HIGHLIGHTS-Boris Johnson on no-deal Brexit, drugs and speeding

LONDON, June 12 (Reuters) - Boris Johnson, the leading candidate to be Britain's next prime minister, laid out his pitch to win the leadership race in the ruling Conservative Party on Wednesday.

Following are comments by Johnson at the launch of his campaign.


ON DELAYING BREXIT:

"We will simply not get a result if we give the impression that we want to go on kicking the can down the road and yet more delay...Delay means defeat, delay means ruin, kick the can again and we kick the bucket."


"With every week and month that goes by in which we fail to deliver on our promise, I'm afraid we will further alienate not just our natural supporters, driving them into the arms of insurgent parties, but anyone who believes that politicians should deliver on their promises."


ON NO-DEAL BREXIT:

"Let me be clear: I am not aiming for a no-deal outcome. I don't think that we will end up with any such thing, but it is only responsible to prepare vigorously and seriously for no-deal. Indeed it is astonishing that anyone could suggest dispensing with that vital tool in the negotiation."


"The best way to avoid a disorderly Brexit is to make the preparations now that will enable us to leave in a managed way if we have to. But above all if we make the preparations now we will carry the conviction with our friends and partners that we are able to make such an exit if we really have to, if we are dared, if we are moved, if we have to go down that route, which would, of course, be a last resort, not something that anybody desires, as our last option."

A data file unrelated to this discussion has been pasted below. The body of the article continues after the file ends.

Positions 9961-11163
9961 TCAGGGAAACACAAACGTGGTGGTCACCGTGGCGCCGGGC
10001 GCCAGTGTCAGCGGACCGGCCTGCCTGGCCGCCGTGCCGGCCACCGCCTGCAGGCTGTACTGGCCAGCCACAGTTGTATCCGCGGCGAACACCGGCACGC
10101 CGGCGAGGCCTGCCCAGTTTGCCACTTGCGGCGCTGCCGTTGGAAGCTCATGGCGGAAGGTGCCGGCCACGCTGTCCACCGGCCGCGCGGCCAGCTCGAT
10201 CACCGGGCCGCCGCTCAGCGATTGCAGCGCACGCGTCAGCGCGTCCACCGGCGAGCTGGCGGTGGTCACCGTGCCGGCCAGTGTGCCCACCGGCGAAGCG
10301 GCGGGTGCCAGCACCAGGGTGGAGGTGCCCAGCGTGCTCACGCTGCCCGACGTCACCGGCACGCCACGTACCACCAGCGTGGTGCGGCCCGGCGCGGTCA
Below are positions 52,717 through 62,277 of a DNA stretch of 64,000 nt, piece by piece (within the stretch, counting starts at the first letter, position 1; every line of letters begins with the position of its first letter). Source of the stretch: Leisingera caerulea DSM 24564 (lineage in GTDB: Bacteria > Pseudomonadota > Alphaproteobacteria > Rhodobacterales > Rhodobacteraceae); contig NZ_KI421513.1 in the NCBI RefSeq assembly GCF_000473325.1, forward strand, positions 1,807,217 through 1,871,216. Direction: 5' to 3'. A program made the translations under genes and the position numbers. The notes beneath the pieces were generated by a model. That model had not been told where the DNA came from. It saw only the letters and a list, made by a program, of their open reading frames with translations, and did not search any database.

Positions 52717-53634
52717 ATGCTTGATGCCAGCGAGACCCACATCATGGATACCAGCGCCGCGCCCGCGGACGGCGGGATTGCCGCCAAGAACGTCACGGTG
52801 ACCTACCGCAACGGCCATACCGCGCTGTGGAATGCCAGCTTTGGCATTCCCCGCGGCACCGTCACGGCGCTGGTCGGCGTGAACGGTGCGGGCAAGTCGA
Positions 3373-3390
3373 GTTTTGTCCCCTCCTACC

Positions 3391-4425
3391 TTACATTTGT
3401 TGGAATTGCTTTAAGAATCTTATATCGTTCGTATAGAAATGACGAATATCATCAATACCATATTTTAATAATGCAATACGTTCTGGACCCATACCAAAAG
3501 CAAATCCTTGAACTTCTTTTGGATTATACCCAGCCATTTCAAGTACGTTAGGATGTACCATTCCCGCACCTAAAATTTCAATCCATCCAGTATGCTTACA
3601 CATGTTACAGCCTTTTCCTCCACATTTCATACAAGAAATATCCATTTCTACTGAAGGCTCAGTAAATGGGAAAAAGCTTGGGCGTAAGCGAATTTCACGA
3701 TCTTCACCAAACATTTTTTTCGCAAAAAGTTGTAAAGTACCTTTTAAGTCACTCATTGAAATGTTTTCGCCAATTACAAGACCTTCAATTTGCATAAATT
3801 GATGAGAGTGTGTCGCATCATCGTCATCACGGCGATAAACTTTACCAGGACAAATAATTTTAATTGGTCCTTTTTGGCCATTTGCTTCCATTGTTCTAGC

ON A REPORT THAT HE TOOK COCAINE:

"I think the canonical account of this event when I was 19 has appeared many, many times. I think what most people want us to focus on in this campaign, if I may say so, is what we can do for them and what our plans are for this great country of ours. The prospectus that I am setting out this morning of solid, modern Conservatism, of a one-nation vision, championing the wealth-creating sector of our country.

"All the rest of it frankly is, I think, in danger of blowing us off track. Let's focus on what Conservatism is."

ON WHETHER HE EVER BROKE THE LAW:

"Have I ever done anything illegal?...I cannot swear that I've always observed a top speed in this country of 70 miles an hour."


ON MOOD IN BRITAIN:

"It is almost as if the commercial dynamism of the British people is insulating them from the crisis in our politics and yet we cannot ignore the morass of Westminster."

"Around the country there is a feeling of disillusion and even despair at our ability to get things done. The longer it goes on, the worse the risk that there will be serious contamination and a real loss of confidence."


ON THE UNION OF THE UNITED KINGDOM:

"In everything that we do we will seek to strengthen the union of our four nations. That invincible quartet. The awesome foursome that makes up the UK. The world's soft power, superpower. I have seen across the world in our armed forces, in our shared diplomacy, in our shared cultural impact, how we are so much more than the sum of our parts."


ON PREVIOUS COMMENTS ABOUT BUSINESS CONCERNS ABOUT BREXIT:

"I don't think there is anybody in the modern Conservative Party who can honestly say to have done more to stick up for business, even in the toughest of times."


ON HIS STYLE OF COMMUNICATIONS:

"Occasionally some plaster comes off the ceiling as a result of a phrase I may have used, or indeed as result of how that phrase has been wrenched out of context and interpreted by those who wish for reasons of their own to caricature my views.

"But I think it is vital that we as politicians remember that one of the reasons why the public feels alienated now from us all as a breed - politicians - is because too often they feel we are muffling and veiling our language, not speaking as we find, covering everything up in bureaucratic platitudes, when what they want to hear is what we genuinely think.

"And if sometimes in the course of trying to get across what I genuinely think, I use phrases and language that have caused offence, of course I am sorry for the offence I have caused, but I will continue to speak as directly as I can because that is what I think the British public wants to hear."

(Reporting UK bureau)